The Next Christendom

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Kyle Sutton
Engaging Reformation and Modern Christianity CH503-XD
December 16, 2011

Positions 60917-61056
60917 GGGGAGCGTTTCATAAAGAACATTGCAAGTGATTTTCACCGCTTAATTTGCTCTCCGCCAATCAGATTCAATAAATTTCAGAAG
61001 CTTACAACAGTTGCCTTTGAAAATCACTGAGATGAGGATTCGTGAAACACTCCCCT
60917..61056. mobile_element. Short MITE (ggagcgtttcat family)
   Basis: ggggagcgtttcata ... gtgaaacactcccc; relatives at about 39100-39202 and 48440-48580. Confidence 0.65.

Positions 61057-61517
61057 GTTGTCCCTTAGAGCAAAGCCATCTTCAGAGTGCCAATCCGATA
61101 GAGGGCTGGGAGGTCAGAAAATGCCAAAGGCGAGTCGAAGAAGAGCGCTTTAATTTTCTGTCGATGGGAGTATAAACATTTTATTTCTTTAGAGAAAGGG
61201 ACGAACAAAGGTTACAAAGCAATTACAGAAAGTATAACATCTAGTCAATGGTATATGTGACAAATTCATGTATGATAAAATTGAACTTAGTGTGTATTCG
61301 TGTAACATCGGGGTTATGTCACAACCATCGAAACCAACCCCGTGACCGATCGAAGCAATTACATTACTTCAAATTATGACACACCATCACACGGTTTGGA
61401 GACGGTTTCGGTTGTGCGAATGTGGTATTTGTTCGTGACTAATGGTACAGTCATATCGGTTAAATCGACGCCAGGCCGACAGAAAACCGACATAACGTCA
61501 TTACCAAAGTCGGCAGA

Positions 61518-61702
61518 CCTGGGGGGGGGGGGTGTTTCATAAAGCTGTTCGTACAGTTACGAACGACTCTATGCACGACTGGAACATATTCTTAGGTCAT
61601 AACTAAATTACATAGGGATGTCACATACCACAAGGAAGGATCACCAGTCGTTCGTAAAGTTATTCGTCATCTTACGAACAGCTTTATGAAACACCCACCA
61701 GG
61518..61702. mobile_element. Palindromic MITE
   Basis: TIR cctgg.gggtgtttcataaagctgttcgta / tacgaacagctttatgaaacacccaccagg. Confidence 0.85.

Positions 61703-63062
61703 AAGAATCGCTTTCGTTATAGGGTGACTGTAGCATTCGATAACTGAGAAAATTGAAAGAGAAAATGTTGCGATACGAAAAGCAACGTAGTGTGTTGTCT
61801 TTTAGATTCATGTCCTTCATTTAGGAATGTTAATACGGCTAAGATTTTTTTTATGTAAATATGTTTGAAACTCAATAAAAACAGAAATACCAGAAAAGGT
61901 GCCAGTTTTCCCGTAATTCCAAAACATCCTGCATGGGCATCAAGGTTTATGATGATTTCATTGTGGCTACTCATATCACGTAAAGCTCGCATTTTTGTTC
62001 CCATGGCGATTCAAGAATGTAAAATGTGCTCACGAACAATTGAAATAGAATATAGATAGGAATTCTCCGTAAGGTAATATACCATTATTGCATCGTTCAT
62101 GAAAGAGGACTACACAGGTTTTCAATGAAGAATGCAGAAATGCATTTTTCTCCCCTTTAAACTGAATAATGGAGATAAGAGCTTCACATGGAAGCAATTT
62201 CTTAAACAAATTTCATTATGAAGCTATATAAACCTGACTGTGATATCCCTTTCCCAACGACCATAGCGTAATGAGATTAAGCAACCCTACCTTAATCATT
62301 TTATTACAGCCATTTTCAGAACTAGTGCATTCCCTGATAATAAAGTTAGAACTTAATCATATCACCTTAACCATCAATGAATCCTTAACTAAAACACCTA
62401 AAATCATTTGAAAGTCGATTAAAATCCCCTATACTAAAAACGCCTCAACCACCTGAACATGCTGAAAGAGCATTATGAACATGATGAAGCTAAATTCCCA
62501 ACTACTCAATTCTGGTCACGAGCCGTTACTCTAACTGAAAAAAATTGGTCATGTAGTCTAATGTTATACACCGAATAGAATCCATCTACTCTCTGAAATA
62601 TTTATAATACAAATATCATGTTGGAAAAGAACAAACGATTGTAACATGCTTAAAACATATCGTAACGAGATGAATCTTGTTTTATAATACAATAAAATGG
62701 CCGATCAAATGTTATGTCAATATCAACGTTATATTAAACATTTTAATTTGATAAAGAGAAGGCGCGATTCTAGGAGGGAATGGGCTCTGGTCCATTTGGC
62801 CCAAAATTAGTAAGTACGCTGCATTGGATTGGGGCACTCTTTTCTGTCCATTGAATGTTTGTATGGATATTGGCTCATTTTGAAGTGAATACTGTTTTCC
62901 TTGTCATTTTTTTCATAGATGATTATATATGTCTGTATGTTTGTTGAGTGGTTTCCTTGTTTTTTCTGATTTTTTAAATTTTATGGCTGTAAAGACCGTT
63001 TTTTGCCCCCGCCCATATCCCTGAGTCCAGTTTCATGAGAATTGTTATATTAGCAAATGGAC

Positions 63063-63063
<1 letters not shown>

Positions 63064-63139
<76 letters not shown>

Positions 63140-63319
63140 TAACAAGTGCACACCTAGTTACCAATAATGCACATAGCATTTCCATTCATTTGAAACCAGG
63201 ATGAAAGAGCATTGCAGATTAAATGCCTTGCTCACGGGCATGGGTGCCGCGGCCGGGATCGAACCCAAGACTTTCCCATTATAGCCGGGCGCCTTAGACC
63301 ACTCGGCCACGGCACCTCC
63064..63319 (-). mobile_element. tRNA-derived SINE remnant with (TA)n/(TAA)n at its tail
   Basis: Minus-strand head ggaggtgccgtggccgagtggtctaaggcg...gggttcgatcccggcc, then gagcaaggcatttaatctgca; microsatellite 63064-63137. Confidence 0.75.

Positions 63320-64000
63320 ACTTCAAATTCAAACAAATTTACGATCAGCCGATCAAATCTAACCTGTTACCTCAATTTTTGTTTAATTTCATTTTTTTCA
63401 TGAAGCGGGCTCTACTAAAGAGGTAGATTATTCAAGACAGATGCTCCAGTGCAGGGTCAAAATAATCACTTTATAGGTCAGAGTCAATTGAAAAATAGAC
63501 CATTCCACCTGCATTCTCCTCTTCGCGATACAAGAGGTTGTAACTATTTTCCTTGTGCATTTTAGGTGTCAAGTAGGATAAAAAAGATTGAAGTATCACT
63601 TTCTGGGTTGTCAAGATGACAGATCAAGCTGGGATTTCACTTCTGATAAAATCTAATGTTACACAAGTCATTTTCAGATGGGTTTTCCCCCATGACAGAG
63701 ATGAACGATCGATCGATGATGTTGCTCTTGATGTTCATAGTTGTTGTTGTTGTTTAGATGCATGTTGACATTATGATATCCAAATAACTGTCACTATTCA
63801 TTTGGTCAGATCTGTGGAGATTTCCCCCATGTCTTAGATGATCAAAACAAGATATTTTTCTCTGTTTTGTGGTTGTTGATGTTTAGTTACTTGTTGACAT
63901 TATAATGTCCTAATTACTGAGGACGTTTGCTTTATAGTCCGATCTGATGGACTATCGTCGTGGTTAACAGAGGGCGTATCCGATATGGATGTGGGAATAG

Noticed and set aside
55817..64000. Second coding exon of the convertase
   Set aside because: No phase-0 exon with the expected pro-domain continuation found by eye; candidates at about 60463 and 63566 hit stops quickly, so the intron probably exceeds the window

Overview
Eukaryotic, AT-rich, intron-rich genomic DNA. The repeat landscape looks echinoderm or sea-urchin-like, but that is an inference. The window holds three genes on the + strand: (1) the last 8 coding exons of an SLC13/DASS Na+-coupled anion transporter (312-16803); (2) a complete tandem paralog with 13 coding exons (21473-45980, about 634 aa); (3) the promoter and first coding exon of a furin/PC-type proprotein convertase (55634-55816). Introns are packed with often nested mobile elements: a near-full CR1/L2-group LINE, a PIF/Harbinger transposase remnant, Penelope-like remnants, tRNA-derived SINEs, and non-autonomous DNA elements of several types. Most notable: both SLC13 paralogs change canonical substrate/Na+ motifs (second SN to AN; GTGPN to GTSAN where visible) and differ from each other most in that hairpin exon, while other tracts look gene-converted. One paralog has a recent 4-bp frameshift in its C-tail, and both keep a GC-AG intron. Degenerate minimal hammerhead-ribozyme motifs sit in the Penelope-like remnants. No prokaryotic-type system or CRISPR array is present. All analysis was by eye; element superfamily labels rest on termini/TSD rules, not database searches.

In the preface, Dr. Philip Jenkins clearly states his thesis for The Next Christendom, “Far from being an export of the capitalist West, a vestige of Euro-American imperialism, Christianity is now rooted in the Third World, and the religion’s future lies in the global South”.[1] The distinctions of global North and global South describe the groupings of Europe, North American, and Japan (global North) and Asia, Africa, and Latin America (global South). [2] This ten chapter book can be divided into two major sections. In the first five chapters, Jenkins traces the historical growth of Christianity in the global South to its current relative boom status. Jenkins provides a short history of Western Christianity, noting that it found its Western foundation during the post-Constantine days of Rome, and soon after fused with European culture. Jenkins does give a nod to the fact that, in the beginning, Christianity was a new faith that was a blend of both Jewish and Greek expressions. The gospel spread throughout the Roman provinces east to China and India, north and west to Europe, and south to Africa. Although there was a multi-continent spread of Christianity, Jenkins points out that “Christianity for its first thousand years was stronger in Asia and North Africa than in Europe and only after about 1400 did Europe (and Europeanized North America) decisively become the new Christian heartland.”[3] Tensions between Western Christianity and Middle Eastern Islam have long been central to many world issues. Philip Jenkins believes tensions are high due to globalization. Globalization refers to the increasingly global relationships of culture, people and economic activity. What was once a disconnected existence, separated by oceans, is now merging borders by the manifold methods by which we now interact with other cultures. Christianity, once having its niche during the post-Constantine days of Rome, soon after became a part of European culture.[4] Then found its home in the Western American expression. Now Christianity is increasingly moving south and back to where it began.[5] He proposes that syncretism is a contributing factor for Christianity being so successful in Third World countries. A history of forced conversions to Christianity helped spread the religion outside of Europe. As a Christian nation conquered another, their religion came with them. Since the wealthy had the most influence, missionaries employed the Silk Strategy. The point was to bring the faith to the cultural elite and then their influence allowed faith to advance to the rest of the population. Jenkins then describes how militant Islam swept across Africa and western Asia and caused the church to eventually lose most of its grip in Africa and the Middle East.[6] With that being a major factor, Jenkins also suggests that other religious traditions competed with Christianity in Africa and Asia. Jenkins continues is his succinct yet expansive scope of religious history. He covers the expansion of Christianity through colonialism and modern missionary efforts, suggesting that though Christianity has been largely defined by its Western believers, there were still Catholic and Protestant churches being planted outside of European Christendom.[7] Jenkins then advances that the secularization of Western Europe has reimaged Christendom. He juxtaposes Western Europe with the nearly 50 million Protestant believers and over 400 million Catholics that exist in South America. More importantly, Jenkins makes the point that these southern church building often mirror western architecture yet their congregations reflect local cultural nuances. These nuances including political, charismatic, and syncretistic that merge with their gospel message.[8] Jenkins describes the type of...
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